Thyroid disease is a medical condition that affects the function of the thyroid gland (the endocrine organ found at the front of the neck that produces thyroid hormones). The symptoms of thyroid disease vary depending on the type. There are four general types: 1) hypothyroidism (low function) caused by not having enough thyroid hormones; 2) hyperthyroidism (high function) caused by having too much thyroid hormones; 3) structural abnormalities, most commonly an enlargement of the thyroid gland; and 4) tumors which can be benign or cancerous. It is also possible to have abnormal thyroid function tests without any clinical symptoms. Common hypothyroid symptoms include fatigue, low energy, weight gain, inability to tolerate the cold, slow heart rate, dry skin and constipation. Common hyperthyroid symptoms include irritability, weight loss, fast heartbeat, heat intolerance, diarrhea, and enlargement of the thyroid. In both hypothyroidism and hyperthyroidism, there may be swelling of a part of the neck, which is also known as goiter.
Diagnosis can often be made through laboratory tests. The first is thyroid-stimulating hormone (TSH), which is generally below normal in hyperthyroidism and above normal in hypothyroidism. The other useful laboratory test is non-protein-bound thyroxine or free T4. Total and free triiodothyronine (T3) levels are less commonly used. Anti-thyroid autoantibodies can also be used, where elevated anti-thyroglobulin and anti-thyroid peroxidase antibodies are commonly found in hypothyroidism from Hashimoto's thyroiditis and TSH-receptor antibodies are found in hyperthyroidism caused by Graves' disease. Procedures such as ultrasound, biopsy and a radioiodine scanning and uptake study may also be used to help with the diagnosis.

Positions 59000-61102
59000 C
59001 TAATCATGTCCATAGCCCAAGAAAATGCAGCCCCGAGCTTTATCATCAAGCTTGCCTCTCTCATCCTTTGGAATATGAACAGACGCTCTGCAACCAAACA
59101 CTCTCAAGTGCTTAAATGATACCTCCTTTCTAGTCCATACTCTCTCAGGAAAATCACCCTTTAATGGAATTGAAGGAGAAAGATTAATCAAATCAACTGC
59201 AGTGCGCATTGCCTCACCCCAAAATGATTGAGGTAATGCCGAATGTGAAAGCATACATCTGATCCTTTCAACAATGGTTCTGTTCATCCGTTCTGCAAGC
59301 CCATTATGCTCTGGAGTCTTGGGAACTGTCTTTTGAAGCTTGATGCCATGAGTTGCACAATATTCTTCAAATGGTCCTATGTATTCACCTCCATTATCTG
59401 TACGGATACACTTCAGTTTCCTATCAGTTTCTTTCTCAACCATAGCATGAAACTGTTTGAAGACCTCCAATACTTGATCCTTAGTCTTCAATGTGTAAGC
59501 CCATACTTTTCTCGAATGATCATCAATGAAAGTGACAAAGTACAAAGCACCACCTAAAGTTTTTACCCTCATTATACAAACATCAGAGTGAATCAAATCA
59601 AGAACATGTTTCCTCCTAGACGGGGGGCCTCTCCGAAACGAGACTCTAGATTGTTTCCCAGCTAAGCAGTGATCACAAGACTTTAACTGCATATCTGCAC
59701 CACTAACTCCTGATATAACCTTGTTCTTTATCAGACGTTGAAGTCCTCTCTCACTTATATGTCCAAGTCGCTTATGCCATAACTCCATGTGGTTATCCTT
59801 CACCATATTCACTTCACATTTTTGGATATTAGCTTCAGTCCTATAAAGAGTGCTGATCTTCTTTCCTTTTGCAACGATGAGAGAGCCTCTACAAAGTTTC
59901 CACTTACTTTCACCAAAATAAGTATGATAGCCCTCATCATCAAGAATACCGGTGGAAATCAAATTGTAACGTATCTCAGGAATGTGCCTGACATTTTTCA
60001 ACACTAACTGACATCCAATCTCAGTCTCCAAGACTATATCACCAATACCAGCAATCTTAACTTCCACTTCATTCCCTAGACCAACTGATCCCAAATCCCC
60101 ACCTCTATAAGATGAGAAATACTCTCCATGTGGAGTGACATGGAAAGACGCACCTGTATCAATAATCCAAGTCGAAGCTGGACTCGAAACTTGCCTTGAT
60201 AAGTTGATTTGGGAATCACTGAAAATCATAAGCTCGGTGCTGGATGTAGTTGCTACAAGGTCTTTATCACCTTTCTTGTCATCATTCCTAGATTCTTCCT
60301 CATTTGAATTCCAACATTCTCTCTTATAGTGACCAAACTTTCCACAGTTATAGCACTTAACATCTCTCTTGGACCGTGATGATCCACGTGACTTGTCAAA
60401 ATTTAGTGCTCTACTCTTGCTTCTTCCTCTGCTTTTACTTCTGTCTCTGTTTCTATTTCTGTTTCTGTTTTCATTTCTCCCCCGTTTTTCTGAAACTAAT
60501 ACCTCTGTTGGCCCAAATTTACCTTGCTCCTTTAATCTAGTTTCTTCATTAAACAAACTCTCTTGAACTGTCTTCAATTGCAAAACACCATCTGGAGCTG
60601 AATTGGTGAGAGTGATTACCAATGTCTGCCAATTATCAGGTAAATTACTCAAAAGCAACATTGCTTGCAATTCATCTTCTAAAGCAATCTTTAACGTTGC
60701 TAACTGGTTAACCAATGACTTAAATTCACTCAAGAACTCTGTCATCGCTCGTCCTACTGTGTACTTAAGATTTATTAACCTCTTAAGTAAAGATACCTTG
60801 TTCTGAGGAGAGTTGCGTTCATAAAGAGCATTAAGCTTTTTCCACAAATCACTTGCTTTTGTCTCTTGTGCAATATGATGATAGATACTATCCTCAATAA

Treatment of thyroid disease varies based on the disorder. Levothyroxine is the mainstay of treatment for people with hypothyroidism, while people with hyperthyroidism caused by Graves' disease can be managed with iodine therapy, antithyroid medication, or surgical removal of the thyroid gland. Thyroid surgery may also be performed to remove a thyroid nodule or lobe for biopsy, or if there is a goiter that is unsightly or obstructs nearby structures.
Hypothyroidism affects 3-10% percent of adults, with a higher incidence in women and the elderly. An estimated one-third of the world's population currently lives in areas of low dietary iodine levels, making iodine-deficiency the most common cause of hypothyroidism and endemic goiter. In regions of severe iodine deficiency, the prevalence of goiter is as high as 80%. In areas where iodine-deficiency is not found, the most common type of hypothyroidism is an autoimmune subtype called Hashimoto's thyroiditis, with a prevalence of 1-2%. As for hyperthyroidism, Graves' disease, another autoimmune condition, is the most common type with a prevalence of 0.5% in males and 3% in females. Although thyroid nodules are common, thyroid cancer is rare. Thyroid cancer accounts for less than 1% of all cancer in the UK, though it is the most common endocrine tumor and makes up greater than 90% of all cancers of the endocrine glands.